The investment firm is bullish on the current state of the steel sector, which is "clearly a super cycle," according to analyst Curt Woodworth.
"The traditional relief valve of excess China steel production has been turned off owing to ex-China tariffs and more recently China efforts to limit excess production both domestically and in the seaborne market," Woodworth said, according to Bloomberg.
U.S. steel companies are best-positioned globally to benefit from the current environment as they are set to achieve the widest margins, according to Credit Suisse.
U.S. Steel shares at last check were rising 6.8% to $26.36. They'd set a 52-week high $27.40 on March 31.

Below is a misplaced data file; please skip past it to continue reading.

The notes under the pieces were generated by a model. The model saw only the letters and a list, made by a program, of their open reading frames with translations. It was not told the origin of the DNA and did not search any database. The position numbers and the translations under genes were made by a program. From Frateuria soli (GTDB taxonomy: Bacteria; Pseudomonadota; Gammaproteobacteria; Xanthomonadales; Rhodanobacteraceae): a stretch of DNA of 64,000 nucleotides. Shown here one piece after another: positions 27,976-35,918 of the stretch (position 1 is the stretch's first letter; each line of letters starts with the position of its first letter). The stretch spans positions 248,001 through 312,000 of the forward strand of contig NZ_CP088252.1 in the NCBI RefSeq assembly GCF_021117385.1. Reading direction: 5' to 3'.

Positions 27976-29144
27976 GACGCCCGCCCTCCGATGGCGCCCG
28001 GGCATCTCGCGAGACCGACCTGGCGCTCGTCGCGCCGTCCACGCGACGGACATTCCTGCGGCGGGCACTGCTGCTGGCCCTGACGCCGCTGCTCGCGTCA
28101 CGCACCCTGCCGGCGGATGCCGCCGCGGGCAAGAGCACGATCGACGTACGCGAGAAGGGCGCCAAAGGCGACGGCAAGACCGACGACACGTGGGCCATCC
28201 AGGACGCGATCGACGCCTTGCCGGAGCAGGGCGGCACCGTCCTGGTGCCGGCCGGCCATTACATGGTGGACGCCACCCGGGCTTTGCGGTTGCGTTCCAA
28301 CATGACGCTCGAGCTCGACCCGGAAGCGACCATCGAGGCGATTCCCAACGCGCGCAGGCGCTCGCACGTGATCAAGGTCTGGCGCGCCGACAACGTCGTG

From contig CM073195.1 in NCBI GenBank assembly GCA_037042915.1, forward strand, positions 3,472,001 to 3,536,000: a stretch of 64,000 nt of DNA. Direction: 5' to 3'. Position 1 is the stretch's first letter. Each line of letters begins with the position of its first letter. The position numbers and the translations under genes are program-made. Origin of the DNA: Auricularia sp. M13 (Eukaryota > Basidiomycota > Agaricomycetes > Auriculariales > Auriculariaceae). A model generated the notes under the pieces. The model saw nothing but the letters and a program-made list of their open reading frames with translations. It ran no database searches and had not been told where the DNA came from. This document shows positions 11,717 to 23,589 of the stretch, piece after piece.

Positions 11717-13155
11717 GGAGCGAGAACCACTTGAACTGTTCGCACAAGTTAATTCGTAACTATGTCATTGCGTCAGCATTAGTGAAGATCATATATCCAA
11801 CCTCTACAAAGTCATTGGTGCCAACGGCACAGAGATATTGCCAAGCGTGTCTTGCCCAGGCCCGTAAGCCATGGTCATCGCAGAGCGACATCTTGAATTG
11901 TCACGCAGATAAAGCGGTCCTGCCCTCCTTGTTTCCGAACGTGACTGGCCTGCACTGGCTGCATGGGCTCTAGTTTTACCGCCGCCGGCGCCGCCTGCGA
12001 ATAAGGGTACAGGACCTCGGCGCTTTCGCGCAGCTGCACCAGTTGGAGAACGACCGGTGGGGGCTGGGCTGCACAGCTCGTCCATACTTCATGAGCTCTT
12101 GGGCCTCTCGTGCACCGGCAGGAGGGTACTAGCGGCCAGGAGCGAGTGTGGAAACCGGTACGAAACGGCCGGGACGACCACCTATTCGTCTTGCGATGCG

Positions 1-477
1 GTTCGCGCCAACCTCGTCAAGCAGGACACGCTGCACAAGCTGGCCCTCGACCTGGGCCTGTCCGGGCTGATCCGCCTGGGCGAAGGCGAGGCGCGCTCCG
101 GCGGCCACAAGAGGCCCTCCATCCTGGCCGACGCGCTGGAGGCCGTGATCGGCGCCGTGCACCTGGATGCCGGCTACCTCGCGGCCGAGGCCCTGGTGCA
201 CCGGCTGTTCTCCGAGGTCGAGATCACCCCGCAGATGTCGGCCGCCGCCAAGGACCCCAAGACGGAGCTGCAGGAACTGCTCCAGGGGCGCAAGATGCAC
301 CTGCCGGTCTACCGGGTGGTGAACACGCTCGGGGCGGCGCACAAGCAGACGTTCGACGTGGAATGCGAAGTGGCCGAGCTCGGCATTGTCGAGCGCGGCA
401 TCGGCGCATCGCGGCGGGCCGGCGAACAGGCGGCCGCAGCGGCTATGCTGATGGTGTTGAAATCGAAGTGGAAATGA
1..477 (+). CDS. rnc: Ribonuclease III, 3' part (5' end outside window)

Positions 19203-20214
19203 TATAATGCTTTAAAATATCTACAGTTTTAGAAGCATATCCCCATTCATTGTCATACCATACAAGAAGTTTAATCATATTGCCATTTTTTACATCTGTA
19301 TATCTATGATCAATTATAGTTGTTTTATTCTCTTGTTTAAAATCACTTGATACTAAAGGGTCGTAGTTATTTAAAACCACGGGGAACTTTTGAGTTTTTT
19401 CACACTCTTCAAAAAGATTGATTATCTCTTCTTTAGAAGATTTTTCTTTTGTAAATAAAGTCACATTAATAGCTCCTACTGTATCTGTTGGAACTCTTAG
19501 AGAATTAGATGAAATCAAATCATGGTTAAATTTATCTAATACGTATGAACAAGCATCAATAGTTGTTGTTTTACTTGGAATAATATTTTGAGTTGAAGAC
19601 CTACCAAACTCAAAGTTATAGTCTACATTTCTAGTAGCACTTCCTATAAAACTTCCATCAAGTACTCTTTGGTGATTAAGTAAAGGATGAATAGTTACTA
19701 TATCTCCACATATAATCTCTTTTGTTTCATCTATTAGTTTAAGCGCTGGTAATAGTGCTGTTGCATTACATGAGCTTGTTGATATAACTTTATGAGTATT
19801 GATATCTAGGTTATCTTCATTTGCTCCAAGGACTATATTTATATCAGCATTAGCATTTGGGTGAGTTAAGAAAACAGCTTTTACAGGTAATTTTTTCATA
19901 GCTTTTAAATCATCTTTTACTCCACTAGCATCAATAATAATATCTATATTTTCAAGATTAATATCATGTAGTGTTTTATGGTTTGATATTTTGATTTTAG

The Pittsburgh company last week reported first-quarter earnings that topped estimates, though revenue missed analysts' targets.
“Strong market conditions and our well-timed acquisition of Big River Steel are allowing us to drive significant earnings growth,” Chief Executive David Burritt said in the statement in March.
Last month, Morgan Stanley's Carlos De Alba said U.S. Steel's first-quarter revenue guidance shows significant leverage in U.S. Steel's higher fixed-cost operating base and he expects its profitability to continue to improve in the coming quarters.
De Alba maintained his equal-weight rating and $24 price target, but still advises investors to wait "on the sidelines for a better entry point before turning more constructive."